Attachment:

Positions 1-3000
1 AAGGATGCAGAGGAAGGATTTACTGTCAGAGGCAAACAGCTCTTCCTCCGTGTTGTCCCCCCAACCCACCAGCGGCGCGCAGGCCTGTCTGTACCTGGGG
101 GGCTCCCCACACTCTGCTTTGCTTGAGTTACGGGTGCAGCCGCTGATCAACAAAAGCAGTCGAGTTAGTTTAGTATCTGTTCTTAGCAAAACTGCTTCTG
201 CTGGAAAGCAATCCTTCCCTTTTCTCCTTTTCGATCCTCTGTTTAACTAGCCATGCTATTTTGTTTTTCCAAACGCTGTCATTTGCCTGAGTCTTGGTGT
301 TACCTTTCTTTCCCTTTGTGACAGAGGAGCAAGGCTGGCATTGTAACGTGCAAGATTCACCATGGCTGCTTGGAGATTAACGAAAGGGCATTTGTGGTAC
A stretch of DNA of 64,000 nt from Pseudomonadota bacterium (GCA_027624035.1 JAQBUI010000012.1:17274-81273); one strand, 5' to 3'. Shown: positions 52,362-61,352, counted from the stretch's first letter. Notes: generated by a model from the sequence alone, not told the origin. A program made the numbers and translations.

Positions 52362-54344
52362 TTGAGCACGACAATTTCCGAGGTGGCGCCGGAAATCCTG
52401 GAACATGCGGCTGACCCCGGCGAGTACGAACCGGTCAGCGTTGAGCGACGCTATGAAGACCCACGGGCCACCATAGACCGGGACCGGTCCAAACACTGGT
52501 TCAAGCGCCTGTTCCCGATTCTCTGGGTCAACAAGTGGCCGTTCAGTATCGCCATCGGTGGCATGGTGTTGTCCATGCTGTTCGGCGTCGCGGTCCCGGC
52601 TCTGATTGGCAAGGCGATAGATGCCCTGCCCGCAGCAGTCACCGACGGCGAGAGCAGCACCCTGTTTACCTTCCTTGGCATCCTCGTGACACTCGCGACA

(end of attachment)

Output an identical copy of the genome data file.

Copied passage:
Positions 1-3000
1 AAGGATGCAGAGGAAGGATTTACTGTCAGAGGCAAACAGCTCTTCCTCCGTGTTGTCCCCCCAACCCACCAGCGGCGCGCAGGCCTGTCTGTACCTGGGG
101 GGCTCCCCACACTCTGCTTTGCTTGAGTTACGGGTGCAGCCGCTGATCAACAAAAGCAGTCGAGTTAGTTTAGTATCTGTTCTTAGCAAAACTGCTTCTG
201 CTGGAAAGCAATCCTTCCCTTTTCTCCTTTTCGATCCTCTGTTTAACTAGCCATGCTATTTTGTTTTTCCAAACGCTGTCATTTGCCTGAGTCTTGGTGT
301 TACCTTTCTTTCCCTTTGTGACAGAGGAGCAAGGCTGGCATTGTAACGTGCAAGATTCACCATGGCTGCTTGGAGATTAACGAAAGGGCATTTGTGGTAC
A stretch of DNA of 64,000 nt from Pseudomonadota bacterium (GCA_027624035.1 JAQBUI010000012.1:17274-81273); one strand, 5' to 3'. Shown: positions 52,362-61,352, counted from the stretch's first letter. Notes: generated by a model from the sequence alone, not told the origin. A program made the numbers and translations.

Positions 52362-54344
52362 TTGAGCACGACAATTTCCGAGGTGGCGCCGGAAATCCTG
52401 GAACATGCGGCTGACCCCGGCGAGTACGAACCGGTCAGCGTTGAGCGACGCTATGAAGACCCACGGGCCACCATAGACCGGGACCGGTCCAAACACTGGT
52501 TCAAGCGCCTGTTCCCGATTCTCTGGGTCAACAAGTGGCCGTTCAGTATCGCCATCGGTGGCATGGTGTTGTCCATGCTGTTCGGCGTCGCGGTCCCGGC
52601 TCTGATTGGCAAGGCGATAGATGCCCTGCCCGCAGCAGTCACCGACGGCGAGAGCAGCACCCTGTTTACCTTCCTTGGCATCCTCGTGACACTCGCGACA